Buy that g*****n steak with your EBT card and don't listen to a word about it.


I think the covid pandemic helped greatly in spreading this insight. Suddenly droves of people, normally not financial or social vulnerable, experienced what it is to be lonely...


Very true, but also to try to reach across the chasm to the capitalist freaks who think everyone should work to death to be able to get some free time. Who the hell do you idiots think should buy all these luxury wares you guys are selling when you've made the entire society so poor they can barely make rent and food? These idiots aren't even good business men, they are just greedy f***s who are bleeding society and the planet dry.


You know what else is obscene? The accepted belief that we must "work for a living." If we don't have a job, we don't live. If we gave up a system that creates and supports kings and billionaires, we also wouldn't have poverty. We need a universal living wage that covers the basic necessities of life - healthy, nutritious food, shelter, medical care, basic social infrastructure like communication, transportation, arts, sports, etc. When we work, we do so for fulfillment and for personal goals.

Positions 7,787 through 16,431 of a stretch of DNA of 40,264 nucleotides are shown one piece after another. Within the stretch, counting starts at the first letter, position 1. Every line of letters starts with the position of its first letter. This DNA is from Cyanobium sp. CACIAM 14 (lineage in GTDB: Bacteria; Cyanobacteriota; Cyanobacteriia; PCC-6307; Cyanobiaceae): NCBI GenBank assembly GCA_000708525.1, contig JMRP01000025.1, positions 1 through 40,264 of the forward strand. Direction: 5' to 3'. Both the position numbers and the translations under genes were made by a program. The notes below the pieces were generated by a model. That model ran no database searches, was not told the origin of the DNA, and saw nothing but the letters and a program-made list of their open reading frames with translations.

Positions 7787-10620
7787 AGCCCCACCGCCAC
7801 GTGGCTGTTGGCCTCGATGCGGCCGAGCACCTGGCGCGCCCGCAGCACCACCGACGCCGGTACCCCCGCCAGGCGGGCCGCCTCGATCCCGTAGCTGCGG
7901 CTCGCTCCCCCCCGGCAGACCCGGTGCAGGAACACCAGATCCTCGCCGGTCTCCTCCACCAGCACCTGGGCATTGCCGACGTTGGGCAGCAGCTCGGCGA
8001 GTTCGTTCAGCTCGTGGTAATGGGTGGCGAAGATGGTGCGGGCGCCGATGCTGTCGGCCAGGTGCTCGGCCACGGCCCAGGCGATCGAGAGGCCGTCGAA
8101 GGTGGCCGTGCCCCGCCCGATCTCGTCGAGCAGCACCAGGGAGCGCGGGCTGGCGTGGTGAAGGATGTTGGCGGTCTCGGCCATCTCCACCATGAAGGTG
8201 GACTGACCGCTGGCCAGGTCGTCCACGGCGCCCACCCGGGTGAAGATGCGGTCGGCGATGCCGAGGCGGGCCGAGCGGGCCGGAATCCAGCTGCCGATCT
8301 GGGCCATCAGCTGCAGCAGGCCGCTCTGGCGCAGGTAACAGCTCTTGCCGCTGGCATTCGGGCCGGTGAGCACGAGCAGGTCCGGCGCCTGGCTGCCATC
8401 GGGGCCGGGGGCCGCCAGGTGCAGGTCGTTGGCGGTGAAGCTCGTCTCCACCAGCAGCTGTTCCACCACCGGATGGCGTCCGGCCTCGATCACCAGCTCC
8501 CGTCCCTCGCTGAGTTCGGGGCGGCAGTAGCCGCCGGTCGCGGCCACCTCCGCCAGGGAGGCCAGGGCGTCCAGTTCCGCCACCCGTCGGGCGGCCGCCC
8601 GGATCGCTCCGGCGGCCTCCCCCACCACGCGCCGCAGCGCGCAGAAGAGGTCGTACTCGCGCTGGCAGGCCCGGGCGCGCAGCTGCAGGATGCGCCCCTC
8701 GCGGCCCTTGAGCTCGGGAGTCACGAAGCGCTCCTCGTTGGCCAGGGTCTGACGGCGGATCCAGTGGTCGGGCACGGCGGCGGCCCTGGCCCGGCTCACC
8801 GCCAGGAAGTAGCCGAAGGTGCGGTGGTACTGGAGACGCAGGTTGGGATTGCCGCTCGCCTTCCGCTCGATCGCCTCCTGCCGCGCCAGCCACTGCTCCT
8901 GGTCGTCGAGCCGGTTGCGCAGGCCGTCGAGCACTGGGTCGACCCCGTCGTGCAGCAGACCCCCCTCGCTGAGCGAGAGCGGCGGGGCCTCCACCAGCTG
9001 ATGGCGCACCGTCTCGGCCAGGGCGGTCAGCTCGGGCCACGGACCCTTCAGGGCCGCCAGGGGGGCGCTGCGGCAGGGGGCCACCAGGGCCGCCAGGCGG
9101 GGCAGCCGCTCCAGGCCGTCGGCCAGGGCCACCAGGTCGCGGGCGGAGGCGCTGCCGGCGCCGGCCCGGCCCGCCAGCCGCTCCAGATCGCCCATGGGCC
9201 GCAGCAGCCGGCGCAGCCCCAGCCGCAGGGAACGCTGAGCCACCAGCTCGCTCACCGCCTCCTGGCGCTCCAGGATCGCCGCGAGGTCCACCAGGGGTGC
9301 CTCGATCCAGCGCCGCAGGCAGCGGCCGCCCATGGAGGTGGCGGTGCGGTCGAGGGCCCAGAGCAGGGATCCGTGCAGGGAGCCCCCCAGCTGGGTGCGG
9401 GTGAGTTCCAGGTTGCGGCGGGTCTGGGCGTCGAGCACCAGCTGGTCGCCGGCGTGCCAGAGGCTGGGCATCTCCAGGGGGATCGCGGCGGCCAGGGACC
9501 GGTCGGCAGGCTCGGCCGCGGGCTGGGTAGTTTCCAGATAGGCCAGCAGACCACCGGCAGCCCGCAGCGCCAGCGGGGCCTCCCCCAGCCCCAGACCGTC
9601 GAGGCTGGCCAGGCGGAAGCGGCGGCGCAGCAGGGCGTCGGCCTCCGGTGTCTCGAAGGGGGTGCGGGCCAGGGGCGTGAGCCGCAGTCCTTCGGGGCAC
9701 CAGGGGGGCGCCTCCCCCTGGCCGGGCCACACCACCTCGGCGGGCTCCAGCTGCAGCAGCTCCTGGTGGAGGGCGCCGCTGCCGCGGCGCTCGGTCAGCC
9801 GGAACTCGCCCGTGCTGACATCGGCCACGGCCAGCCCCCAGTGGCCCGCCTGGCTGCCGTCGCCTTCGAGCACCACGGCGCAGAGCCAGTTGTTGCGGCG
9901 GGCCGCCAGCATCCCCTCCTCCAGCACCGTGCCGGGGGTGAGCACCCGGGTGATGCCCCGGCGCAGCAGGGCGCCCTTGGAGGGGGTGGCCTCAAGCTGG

The last line is most important to me. "Don't f***ing listen to them."


Yup. Think about the idea of someone being a "vegetable" - being on life support and being clinically alive, but unresponsive. Is that person someone you'd consider "alive"? Probably not, because engaging with people and experiences is an integral part of what it means to be human. Unfortunately, capitalism has done a bang-up job of gaslighting people into thinking comfort and joy are rewards you earn by being sufficiently productive, and not necessities of being alive as a human.


Maybe one day I'll go beyond barely surviving. Maybe.

Check out our latest stories